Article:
If there’s one political issue that truly affects and will continue to affect every person, it’s the climate crisis. And although there is agreement among the Democratic presidential candidates that actions must be taken, their climate plans represent a diverse set of goals, budgets and policies — all of which tackle the crisis differently.
March 3 is California’s Democratic primary, and as you begin to weigh your options on whose bubble to fill on the ballot, considering each candidate’s climate plans may make the decision a little easier.
Former Vice President Joe Biden was the first senator ever to introduce a climate bill to Congress, called the Global Climate Protection Act of 1986. Twenty-four years later, Biden, proclaimed as a “climate change pioneer” on his campaign website, wants to “ensure the U.S. achieves a 100% clean energy economy and reaches net-zero emissions no later than 2050.” His plan, called the Clean Energy Revolution, includes $1.7 trillion in spending over the next 10 years. Although that’s a big number, Biden’s plan remains one of the least expensive compared to the other candidates. Despite his goals, Biden has also accepted large sums of donations from wealthy donors, like oil businessman Len Blavatnik, as reported by POLITICO. Currently, Biden has an 83% lifetime voting score according to the League of Conservation Voters, or LCV, an organization that records politicians’ votes on environmental policy decisions. And, he remains 17 points short of an A+ for voting against increasing fuel economy standards in 2003 and 2005.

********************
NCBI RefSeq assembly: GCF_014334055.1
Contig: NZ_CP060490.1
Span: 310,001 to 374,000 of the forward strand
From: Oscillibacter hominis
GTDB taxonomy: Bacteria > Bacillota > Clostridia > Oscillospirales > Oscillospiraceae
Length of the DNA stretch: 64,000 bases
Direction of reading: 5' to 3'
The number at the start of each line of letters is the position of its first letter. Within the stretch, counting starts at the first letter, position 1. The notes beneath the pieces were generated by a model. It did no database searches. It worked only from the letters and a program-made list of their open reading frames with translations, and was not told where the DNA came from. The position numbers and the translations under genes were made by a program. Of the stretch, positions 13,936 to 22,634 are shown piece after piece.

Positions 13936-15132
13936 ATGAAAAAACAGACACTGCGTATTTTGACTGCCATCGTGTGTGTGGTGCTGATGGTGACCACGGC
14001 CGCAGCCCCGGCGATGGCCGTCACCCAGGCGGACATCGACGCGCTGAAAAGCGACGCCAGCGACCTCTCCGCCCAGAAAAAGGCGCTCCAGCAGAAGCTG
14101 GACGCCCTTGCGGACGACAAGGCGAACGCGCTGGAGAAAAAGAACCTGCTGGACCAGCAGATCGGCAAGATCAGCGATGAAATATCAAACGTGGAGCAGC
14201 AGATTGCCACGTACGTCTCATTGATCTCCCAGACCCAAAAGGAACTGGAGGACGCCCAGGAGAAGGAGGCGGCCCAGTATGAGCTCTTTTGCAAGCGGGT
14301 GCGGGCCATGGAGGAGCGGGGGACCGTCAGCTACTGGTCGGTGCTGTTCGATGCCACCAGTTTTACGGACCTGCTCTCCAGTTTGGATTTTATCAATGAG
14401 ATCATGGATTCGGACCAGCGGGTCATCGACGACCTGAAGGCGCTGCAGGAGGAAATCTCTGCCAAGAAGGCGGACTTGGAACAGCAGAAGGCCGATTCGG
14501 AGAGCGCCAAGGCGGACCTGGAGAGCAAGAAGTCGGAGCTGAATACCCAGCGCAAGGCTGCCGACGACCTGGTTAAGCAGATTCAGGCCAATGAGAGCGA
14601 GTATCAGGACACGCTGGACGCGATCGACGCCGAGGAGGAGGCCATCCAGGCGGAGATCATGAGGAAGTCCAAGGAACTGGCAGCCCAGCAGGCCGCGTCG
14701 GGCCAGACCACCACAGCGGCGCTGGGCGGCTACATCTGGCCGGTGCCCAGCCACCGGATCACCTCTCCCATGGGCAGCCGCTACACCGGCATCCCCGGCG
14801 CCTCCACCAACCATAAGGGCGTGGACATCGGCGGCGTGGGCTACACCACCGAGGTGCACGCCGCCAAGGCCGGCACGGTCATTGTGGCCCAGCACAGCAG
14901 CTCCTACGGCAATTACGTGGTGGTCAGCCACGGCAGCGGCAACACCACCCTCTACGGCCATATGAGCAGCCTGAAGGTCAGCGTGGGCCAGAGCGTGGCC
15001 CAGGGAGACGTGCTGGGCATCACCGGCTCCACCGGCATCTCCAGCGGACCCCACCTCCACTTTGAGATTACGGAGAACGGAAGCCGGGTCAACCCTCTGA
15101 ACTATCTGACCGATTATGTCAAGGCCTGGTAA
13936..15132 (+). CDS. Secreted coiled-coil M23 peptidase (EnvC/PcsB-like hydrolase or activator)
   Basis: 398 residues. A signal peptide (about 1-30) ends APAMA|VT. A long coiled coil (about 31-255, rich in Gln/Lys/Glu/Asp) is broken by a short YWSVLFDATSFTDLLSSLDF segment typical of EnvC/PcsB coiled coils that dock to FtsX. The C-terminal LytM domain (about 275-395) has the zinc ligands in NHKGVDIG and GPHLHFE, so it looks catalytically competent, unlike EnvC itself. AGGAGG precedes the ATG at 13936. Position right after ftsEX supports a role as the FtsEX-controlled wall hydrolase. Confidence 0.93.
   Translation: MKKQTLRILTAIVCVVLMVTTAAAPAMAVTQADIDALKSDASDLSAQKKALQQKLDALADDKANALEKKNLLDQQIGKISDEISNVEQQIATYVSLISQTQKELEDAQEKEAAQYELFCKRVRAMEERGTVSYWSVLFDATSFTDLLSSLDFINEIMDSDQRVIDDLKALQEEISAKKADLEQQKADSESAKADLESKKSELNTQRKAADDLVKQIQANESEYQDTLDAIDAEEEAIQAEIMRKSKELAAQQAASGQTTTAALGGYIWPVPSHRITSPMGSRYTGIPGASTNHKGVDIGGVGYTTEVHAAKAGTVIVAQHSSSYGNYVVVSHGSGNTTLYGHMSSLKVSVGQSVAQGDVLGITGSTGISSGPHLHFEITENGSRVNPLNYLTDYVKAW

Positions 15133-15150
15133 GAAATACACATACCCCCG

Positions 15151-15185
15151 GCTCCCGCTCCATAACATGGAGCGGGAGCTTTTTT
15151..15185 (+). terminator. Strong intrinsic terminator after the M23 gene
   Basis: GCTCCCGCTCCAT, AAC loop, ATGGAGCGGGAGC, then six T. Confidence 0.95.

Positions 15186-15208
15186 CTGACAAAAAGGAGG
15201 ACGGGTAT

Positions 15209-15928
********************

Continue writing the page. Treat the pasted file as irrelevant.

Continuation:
Joe Biden may be a self-proclaimed “climate change pioneer,” but Sen. Bernie Sanders’ game plan for the climate crisis remains the most radical and the most expensive of all the leading Democratic candidates. According to his campaign website, Sanders’ Green New Deal will “transform our energy system to 100 percent renewable energy and create 20 million jobs needed to solve the climate crisis.” This requires a $16.3 trillion investment, the most expensive plan yet. This, of course, has been met with criticism, as many claim that although the plan is ambitious and probably necessary, it will never pass in Congress. In response, the senator has claimed that his Green New Deal will “pay for itself,” as reported by the New York Times, arguing that the plan’s goals to completely electrify and decarbonize the transportation industry will create jobs and boost the economy. Sanders also plans to establish the Climate Justice Resiliency Fund, which would support vulnerable communities suffering from climate change. Currently, Sanders has a 92% lifetime score, according to the LCV.
Sen. Elizabeth Warren has claimed to be one of the original co-sponsors of the initial Green New Deal since its release by Sen. Edward Markey and Rep. Alexandria Ocasio-Cortez on Feb. 7, 2019. This means that many of Warren’s plans adopt similar strategies and goals of that Green New Deal, and according to her campaign website, Warren “commits the United States to a ten-year mobilization to achieve domestic net-zero emissions by 2030.” In this plan, which would cost $3 trillion, Warren combines plans like the Blue New Deal, a green manufacturing plan and Democratic candidate dropout Jay Inslee’s climate plan. Warren’s plan also emphasizes investing in vulnerable communities that are and will continue to be affected by climate change. According to the LCV, Warren currently has a 99% lifetime score, proving a pro-environment voting record since 2013.